China will maintain a good balance between controlling risks and stabilizing economic growth.
New measures target the rural-urban gap and seek better overall development
The New York Times on Monday claimed China was making a “sweeping rewrite” of its laws in a hope to “pacify the United States and ease a rancourse trade dispute”. The new law does address some of the claims made by the U.S., but is China really passing a law to appease them?
This is a testing period in the history of China’s economy, but the Chinese government is facing it thoughtfully, maturely and with much foresight. At a meeting in January, Chinese President Xi Jinping had alerted the nation that China faces major risks on many fronts. In spite of these risks, however, China is not deviating from its chosen path of reform and opening up, as clarified in the government work report delivered by Premier Li Keqiang to the 13th National People’s Congress, China’s national legislature, during the ongoing “two sessions” in Beijing. He has done well to reassure foreign businesses and investors that China “will strengthen efforts to protect foreign investors’ legitimate rights and interests.” While mentioning several concrete steps to stabilize and de-risk the economy, he also made clear that China is now consciously pursuing the goal of achieving greater qualitative growth, as opposed to merely quantitative growth. Thus, it has set its GDP growth target for this year at 6-6.5 percent, which reflects its determination to achieve higher-quality and sustainable development, in which people’s welfare, poverty eradication, employment creation and environmental protection take precedence over increase in abstract economic numbers. The raising of the fiscal deficit target to 2.8 percent of GDP from 2.6 percent in 2018 is aimed at releasing more funds for well-targeted growth. It should, […]
The new law is regarded as a significant step in opening up the Chinese market to foreign businesses. It also addresses complaints that have been prevalent among foreign investors.
President Xi Jinping reaffirms commitment to eradicating poverty
The annual Lianghui, or the Two Sessions of the National People’s Congress (NPC) and the National Committee of the Chinese People’s Political Consultative Conference, is not only a political landmark in China, but also a window for international personages to learn about China. On March 5, Tanzanian Ambassador Mbelwa Kairuki was invited to the opening of the Second Session of 13th the NPC. He heard the Report on the Work of the Government delivered by Chinese Premier Li Keqiang. On March 8, Mbelwa Kairuki sat down with ChinAfrica and shared his views on the Lianghui. For him, the key message was people-centered, addressing the issues of concern to the people.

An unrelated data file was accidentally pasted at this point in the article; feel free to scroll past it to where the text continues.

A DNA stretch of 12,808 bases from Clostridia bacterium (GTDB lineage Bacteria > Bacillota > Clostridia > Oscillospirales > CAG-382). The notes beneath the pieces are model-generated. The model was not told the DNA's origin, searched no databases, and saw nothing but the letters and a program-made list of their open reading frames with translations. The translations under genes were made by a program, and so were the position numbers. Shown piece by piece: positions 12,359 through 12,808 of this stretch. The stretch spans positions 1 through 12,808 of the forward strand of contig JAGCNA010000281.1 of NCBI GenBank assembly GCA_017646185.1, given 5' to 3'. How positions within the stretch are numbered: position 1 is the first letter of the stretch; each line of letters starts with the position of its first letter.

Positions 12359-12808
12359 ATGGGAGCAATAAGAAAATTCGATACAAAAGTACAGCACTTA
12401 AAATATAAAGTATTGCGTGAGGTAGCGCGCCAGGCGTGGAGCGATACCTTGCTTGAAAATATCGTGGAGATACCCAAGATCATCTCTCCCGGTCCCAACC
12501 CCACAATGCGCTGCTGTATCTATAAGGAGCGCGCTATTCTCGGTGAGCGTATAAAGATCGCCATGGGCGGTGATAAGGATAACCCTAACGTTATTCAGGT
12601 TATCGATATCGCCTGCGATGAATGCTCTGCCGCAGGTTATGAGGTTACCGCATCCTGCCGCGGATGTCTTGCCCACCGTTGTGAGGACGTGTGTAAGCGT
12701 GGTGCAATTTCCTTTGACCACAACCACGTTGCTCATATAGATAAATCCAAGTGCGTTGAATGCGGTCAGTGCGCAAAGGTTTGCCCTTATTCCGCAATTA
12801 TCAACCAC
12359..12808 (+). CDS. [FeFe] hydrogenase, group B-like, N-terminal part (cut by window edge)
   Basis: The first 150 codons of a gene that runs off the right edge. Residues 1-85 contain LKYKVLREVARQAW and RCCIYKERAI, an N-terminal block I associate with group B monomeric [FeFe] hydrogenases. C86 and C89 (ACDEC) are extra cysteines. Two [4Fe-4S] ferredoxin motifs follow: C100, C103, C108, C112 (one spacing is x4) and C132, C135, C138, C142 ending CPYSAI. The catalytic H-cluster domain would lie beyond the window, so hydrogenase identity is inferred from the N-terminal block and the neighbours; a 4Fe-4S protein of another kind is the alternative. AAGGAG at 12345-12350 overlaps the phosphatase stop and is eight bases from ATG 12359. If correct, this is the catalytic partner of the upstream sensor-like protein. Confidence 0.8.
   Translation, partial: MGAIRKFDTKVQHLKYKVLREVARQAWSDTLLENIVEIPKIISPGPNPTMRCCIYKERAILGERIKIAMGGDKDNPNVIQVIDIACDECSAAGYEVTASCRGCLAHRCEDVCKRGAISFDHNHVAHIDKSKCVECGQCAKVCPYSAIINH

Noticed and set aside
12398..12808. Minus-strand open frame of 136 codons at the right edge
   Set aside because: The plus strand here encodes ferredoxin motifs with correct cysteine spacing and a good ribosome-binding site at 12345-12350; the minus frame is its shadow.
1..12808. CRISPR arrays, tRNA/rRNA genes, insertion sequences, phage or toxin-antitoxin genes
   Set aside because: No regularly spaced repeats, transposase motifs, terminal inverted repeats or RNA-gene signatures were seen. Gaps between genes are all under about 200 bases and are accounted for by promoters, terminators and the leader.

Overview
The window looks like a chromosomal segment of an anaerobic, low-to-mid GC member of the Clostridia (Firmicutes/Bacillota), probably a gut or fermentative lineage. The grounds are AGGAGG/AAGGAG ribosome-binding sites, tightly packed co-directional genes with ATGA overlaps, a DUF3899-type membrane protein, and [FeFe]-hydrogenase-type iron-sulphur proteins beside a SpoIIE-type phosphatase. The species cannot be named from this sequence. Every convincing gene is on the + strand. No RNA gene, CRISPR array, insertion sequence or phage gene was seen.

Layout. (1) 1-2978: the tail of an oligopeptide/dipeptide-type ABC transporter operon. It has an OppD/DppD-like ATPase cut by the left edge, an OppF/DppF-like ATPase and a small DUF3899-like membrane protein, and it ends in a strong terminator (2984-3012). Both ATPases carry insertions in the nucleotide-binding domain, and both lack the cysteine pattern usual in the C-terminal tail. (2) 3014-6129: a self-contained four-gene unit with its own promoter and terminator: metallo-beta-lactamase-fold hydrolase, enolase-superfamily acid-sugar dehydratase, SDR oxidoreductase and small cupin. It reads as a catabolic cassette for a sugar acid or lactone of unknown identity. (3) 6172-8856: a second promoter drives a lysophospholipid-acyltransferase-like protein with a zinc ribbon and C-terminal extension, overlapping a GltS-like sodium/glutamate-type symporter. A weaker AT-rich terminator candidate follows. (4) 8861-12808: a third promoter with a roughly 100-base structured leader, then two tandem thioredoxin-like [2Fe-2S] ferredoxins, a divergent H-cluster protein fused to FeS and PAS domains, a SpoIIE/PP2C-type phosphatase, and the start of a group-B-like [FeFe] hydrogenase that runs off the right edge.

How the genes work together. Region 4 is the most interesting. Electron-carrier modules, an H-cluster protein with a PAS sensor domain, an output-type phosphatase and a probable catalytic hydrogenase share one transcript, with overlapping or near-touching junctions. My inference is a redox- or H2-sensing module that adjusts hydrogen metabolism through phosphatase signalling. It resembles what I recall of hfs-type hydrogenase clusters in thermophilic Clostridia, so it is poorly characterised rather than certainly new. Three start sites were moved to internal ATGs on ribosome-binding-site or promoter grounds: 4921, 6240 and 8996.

China and Pakistan established diplomatic relations in 1951. Through unrelenting efforts of people and leaders from both countries, the connection and friendship has been growing ever since, and an all-weather strategic partnership has also been established. “China-Pakistan relationship is a good example of State-to-State relationships,” President Xi Jinping said in 2014. Imran Khan, Prime Minister of Pakistan, paid an official visit to China in November 2018. Prime Minister Imran Khan appreciated the Belt and Road Initiative proposed by President Xi. As one of the symbolic Belt and Road projects, China-Pakistan Economic Corridor has improved the investment and business environment in Pakistan, creating a new space for its economic development. Gwadar Port, which is now considered as the pearl of China-Pakistan Economic Corridor, was once a small fishing village along the Arabian Sea. Shaukat Aziz, former Prime Minister of Pakistan, told China Focus that construction of harbor and ports has brought more employment opportunities to the district, and boosted its economic development. Today, Gwadar Port has a new look. Responding to the “debt trap” argument concocted by western media to defame the Belt and Road initiative, Aziz emphasized that trade exchanges and interconnections are not coercible. The outcome of establishing better trade, commercial and diplomatic relations through joint efforts is sure to be mutually beneficial. China Focus: Why Is Connectivity Important? […]
The second session of the 13th National People’s Congress in March saw Premier Li Keqiang’s government work report reflecting this focus as it outlined various plans for poverty alleviation efforts for 2019.
Dear granddad, I hope you’ve been well. It’s hard for me to believe that the last time I saw you was three years ago. I miss you! Time seems to fly by so fast. I’ve been living in China for a few years now and I’m enjoying it. I used to be worried that China would be a bit backward and that I’d have a hard time adjusting here, but that really hasn’t been the case. Beijing is one of the most modern cities I’ve been to. The economic growth in China is not as crazy as it used to be, but it’s still pretty impressive. Everything is going fine here, and, despite a few cultural differences, I’ve found the people to be friendly. Chinese people seem pretty satisfied with their lives. A friend of mine told me that due to a tax law reform last year he’s getting a good amount more money each month. Quite a few of my Chinese friends travel all around the world whenever they get the chance. You won’t believe how easy it is to get access to the internet here. There’s WIFI all over the place – in the cafes and restaurants, even in shopping malls and on buses. I often speak to mom and dad via video calls. Last month I went […]
The increase in highland barley yield makes it possible to further promote the industrialized development of highland barley processing
What risks does China’s financial industry face? And what solutions will China take to prevent and defuse the major risks?